Villa Augusto in Somma Vesuviana

Villa Augustea,  Somma Vesuviana
Japanese Archeological Research for a Roman Villa in Somma Vesuviana - Naples

  Masanori Aoyagi

University of Tokyo and Expert of the Romualdo Del Bianco

In 2001 the University of Tokyo launched, with the concession from the Archaeological Superintendent Office of Naples, an interdisciplinary research project lasting 6 years (terminating in 2006). The object of the research is the area of the so-called Villa of Augustus, situated in the locality of Starza della Regina, in the Municipality of Somma Vesuviana. The site is located at the foot of the Mt. Somma, on the northern slope of Mt. Vesuvius, in an area incessantly subject to the damages produced by the volcanic eruptions, where, however, the succession of the natural events and of the human vicissitudes is very little noted, in contrast to that of the coastal zone, where archaeological excavations and researches were initiated as

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early as in the first decades of the 18th century.
The first investigations at Starza della Regina were undertaken in the 30s of the 20th century after the fortuitous discovery of a wall of notable dimensions in the course of agricultural work, which immediately indicated the presence of an architectural complex of certain importance in that area. The excavation, executed from 1934-36 by Matteo Della Corte under the supervision of Amedeo Maiuri, brought to light the remains of a monumental building. The building was conserved for the maximum height of about 9 m in elevation and had been destroyed, according to the same excavators, by the “mud lava consequent to the eruption of 79 AD”, when the restoration work successive to the earthquake of 62 was still underway.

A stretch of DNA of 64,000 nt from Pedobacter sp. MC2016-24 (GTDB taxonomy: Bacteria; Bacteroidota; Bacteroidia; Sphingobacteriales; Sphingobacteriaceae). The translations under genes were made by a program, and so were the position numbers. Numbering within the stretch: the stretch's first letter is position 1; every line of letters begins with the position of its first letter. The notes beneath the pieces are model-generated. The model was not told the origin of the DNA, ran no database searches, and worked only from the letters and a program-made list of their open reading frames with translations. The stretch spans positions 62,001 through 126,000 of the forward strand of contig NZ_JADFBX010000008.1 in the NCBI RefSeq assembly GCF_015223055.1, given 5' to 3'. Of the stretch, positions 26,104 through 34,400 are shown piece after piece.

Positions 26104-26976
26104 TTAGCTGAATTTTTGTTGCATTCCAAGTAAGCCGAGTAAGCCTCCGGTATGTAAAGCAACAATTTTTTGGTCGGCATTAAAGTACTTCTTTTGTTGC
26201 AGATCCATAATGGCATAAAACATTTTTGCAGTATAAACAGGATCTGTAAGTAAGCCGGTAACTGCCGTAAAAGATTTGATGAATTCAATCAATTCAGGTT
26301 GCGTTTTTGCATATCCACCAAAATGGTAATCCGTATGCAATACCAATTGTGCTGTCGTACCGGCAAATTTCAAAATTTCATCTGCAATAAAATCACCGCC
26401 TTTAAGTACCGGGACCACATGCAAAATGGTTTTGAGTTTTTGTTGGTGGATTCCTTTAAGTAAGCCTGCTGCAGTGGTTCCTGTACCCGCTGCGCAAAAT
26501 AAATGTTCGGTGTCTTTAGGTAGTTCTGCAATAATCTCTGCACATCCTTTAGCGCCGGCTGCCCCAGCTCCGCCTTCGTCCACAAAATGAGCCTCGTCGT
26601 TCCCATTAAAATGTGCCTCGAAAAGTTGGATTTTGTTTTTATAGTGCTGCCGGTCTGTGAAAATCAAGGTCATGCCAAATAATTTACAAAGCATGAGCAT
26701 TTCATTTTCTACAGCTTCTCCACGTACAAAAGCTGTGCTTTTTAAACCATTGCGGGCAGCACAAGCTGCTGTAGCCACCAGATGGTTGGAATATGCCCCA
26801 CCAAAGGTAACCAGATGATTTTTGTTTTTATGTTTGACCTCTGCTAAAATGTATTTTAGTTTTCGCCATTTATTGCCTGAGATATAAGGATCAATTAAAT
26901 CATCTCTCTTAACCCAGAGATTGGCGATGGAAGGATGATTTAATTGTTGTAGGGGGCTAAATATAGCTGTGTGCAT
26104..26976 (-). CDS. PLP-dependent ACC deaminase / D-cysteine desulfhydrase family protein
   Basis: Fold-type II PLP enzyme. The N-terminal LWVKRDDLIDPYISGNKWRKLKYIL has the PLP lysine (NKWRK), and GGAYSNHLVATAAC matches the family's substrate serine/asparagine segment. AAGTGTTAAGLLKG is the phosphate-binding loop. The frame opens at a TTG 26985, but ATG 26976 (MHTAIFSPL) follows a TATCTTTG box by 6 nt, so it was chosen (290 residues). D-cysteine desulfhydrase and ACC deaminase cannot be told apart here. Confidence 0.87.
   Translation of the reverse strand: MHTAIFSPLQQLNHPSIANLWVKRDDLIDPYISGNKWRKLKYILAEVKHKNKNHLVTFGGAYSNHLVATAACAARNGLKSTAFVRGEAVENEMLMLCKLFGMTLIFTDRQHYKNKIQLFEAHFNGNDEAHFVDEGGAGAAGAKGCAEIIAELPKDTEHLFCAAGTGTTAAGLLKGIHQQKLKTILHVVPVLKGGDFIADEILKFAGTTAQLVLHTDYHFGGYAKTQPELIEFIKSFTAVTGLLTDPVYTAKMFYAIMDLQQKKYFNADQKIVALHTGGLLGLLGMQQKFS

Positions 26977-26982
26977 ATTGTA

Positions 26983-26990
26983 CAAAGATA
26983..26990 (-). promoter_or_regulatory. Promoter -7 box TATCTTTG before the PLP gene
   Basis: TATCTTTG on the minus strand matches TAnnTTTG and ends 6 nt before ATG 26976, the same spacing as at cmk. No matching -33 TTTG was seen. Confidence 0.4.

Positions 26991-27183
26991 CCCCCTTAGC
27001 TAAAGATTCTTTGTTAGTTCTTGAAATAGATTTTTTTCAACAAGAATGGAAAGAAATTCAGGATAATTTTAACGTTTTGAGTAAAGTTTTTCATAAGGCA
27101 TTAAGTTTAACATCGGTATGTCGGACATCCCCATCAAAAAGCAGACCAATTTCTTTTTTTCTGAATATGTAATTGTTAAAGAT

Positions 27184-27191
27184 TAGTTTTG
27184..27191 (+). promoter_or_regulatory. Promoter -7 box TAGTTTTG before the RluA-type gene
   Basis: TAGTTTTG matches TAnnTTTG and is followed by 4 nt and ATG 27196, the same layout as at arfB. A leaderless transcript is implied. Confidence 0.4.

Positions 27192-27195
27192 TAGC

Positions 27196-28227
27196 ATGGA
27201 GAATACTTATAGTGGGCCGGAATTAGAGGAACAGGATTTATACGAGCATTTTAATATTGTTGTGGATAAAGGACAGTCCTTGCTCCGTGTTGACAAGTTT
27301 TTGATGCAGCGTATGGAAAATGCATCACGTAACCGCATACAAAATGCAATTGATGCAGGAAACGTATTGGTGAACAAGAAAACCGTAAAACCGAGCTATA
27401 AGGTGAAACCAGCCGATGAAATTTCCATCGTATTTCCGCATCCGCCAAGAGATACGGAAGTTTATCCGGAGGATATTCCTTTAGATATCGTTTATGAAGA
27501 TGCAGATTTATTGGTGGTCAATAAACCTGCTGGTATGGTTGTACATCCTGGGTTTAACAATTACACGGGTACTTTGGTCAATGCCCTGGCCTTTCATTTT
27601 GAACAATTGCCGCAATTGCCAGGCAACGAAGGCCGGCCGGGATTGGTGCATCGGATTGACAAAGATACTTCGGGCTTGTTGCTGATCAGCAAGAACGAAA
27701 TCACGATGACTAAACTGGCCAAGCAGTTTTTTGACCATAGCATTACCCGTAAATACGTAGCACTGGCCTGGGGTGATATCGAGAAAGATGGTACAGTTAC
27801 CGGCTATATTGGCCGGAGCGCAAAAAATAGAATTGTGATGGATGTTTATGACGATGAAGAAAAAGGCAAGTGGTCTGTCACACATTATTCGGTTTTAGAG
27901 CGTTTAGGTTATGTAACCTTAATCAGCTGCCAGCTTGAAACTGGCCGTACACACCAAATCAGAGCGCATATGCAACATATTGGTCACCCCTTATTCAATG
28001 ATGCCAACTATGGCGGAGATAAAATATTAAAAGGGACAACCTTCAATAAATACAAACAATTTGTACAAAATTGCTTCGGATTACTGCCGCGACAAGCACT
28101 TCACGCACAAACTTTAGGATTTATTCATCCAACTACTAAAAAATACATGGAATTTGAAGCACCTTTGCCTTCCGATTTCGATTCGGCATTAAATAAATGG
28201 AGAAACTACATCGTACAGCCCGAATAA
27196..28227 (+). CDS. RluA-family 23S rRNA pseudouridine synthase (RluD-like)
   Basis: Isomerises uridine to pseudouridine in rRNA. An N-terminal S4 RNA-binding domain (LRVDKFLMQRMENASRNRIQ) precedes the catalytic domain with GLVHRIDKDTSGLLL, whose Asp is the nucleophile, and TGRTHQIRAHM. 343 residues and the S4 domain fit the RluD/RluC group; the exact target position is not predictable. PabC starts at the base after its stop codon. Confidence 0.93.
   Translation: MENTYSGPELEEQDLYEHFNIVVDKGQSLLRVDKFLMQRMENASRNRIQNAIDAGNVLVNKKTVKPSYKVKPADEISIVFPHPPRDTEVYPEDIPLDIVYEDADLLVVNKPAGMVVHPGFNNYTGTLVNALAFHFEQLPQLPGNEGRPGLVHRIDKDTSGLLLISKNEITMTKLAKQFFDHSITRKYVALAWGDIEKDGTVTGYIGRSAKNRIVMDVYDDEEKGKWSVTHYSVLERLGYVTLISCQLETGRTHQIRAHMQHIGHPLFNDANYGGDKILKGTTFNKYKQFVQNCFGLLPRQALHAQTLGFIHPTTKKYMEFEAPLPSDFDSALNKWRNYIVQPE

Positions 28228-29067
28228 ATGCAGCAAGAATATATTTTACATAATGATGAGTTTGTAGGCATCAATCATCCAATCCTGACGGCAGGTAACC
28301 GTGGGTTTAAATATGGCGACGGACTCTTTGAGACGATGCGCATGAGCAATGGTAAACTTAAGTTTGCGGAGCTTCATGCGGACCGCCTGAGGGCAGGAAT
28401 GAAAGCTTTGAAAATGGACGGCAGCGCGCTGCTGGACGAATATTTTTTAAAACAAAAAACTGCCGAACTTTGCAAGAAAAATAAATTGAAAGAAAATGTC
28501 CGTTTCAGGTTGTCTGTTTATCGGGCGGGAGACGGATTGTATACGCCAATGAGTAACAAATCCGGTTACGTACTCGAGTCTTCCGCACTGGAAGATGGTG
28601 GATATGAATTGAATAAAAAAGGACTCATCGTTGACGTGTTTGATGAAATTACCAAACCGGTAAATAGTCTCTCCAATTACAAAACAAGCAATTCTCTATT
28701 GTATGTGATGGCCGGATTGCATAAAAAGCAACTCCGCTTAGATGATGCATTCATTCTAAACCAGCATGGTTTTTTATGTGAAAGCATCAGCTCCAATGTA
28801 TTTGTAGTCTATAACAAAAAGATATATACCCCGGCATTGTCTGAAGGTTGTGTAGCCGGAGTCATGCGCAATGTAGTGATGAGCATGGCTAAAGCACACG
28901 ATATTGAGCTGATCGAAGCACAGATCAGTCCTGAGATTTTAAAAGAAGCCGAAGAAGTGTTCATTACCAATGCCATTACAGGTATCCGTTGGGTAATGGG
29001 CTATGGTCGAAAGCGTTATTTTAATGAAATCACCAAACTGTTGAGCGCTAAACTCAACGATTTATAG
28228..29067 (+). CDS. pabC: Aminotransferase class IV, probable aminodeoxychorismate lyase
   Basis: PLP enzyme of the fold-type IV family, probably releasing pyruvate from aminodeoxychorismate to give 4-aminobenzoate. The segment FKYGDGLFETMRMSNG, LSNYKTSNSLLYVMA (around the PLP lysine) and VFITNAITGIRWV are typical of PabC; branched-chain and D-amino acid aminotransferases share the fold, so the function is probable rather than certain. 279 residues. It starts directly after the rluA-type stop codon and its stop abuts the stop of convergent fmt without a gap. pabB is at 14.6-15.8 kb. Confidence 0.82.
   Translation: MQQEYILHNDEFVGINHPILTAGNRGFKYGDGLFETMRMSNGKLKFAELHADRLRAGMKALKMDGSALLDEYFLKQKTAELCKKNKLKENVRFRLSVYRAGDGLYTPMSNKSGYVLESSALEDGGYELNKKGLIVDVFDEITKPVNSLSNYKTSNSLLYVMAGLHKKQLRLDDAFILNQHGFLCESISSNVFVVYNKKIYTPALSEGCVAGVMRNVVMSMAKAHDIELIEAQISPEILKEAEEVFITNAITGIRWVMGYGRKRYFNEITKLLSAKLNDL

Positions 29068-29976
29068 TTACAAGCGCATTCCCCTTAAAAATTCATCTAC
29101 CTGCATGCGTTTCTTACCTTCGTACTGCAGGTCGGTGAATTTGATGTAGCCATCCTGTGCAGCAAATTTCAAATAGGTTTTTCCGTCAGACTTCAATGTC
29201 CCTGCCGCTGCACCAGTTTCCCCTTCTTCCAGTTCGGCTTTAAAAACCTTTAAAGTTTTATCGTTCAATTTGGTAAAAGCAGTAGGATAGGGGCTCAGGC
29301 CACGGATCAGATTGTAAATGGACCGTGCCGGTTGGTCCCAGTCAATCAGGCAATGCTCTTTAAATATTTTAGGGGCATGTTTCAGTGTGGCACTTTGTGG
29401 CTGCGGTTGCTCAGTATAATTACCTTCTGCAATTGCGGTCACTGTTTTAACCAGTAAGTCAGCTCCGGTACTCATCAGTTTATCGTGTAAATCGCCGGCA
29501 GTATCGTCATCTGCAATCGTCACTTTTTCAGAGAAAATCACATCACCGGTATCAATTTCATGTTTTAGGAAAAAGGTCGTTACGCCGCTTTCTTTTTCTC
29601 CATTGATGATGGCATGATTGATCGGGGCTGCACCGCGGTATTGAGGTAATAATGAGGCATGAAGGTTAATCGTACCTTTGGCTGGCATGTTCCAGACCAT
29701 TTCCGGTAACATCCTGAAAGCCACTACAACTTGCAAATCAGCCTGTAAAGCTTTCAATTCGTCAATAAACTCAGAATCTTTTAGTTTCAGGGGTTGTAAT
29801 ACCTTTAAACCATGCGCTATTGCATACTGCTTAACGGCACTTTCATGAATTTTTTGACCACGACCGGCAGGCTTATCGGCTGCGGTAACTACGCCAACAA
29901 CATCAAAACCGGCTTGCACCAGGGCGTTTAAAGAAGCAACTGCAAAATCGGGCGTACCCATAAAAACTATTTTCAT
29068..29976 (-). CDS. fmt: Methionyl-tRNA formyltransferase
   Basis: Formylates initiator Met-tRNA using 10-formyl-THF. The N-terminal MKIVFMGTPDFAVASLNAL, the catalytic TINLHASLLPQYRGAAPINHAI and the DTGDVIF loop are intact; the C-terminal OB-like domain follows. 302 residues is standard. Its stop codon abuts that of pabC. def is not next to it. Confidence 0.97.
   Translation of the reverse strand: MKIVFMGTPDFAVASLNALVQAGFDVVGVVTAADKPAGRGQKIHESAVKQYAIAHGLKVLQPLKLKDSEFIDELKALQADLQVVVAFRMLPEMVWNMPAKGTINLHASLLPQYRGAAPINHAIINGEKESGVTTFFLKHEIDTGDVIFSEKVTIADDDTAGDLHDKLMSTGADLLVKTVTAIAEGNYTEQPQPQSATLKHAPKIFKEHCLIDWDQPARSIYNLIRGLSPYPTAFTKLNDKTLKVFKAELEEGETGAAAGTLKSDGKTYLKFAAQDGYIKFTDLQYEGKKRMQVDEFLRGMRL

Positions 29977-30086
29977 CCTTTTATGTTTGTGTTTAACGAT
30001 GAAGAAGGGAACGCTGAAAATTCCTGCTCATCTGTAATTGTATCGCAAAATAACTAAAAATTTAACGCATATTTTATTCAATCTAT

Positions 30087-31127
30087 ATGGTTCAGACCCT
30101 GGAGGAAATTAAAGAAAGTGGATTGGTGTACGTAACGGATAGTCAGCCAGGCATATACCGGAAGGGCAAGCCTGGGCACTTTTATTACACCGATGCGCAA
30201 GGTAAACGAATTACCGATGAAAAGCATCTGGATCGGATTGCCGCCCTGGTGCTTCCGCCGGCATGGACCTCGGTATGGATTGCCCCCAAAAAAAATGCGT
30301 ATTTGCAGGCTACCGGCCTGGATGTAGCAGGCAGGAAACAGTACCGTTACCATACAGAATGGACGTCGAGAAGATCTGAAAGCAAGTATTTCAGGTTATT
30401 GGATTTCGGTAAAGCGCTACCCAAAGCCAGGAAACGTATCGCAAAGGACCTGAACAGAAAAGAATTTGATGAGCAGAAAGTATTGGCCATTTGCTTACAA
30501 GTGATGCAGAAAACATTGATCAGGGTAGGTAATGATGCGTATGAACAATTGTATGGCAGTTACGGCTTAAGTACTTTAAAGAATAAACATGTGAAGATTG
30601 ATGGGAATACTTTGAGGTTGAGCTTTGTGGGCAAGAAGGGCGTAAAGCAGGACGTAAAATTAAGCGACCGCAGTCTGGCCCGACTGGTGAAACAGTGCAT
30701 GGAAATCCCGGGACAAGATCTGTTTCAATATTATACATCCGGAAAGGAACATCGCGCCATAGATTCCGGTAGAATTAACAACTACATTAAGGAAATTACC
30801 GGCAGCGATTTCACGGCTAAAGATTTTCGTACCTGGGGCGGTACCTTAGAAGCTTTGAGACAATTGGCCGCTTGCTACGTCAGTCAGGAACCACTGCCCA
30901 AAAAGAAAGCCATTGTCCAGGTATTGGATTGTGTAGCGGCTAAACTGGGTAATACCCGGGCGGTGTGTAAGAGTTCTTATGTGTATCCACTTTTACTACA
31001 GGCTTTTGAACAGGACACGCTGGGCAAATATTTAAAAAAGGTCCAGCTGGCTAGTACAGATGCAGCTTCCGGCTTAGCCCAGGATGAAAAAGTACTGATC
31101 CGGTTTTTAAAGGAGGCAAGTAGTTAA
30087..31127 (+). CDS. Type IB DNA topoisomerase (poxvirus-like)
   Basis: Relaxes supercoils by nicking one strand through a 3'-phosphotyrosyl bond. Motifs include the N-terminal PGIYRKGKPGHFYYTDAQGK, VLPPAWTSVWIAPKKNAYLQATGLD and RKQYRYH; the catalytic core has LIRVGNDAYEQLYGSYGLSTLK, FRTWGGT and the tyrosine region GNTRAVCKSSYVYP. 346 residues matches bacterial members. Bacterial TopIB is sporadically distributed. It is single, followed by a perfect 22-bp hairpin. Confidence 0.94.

Among the discovered structures the most majestic was a “colonnade with arches and pilasters”, oriented east-west and identified for the length of approximately 12 m; it was connected perpendicularly with a “brick wall” and decorated with three niches. Apart from them, “columns and capitals of marble, pavements in mosaic, beautiful fragments of statues of a person in heroic dress (…) polychrome stucco of walls and lacunars” were also discovered.

Despite the limited extension of the investigation effectuated then (approximately 70 square metres), the monumental characters of the constructions brought back to light and the their topographic location were judged sufficient elements to identify in the complex the residence, many times recorded in the literary sources (Suet. Aug. 98; 100; Tib. 40 Tac., Ann., I, 5;I, 9; IV, 57) and situated apud Nolam, in which the emperor Augustus spent the last days of his life ... (to be continued)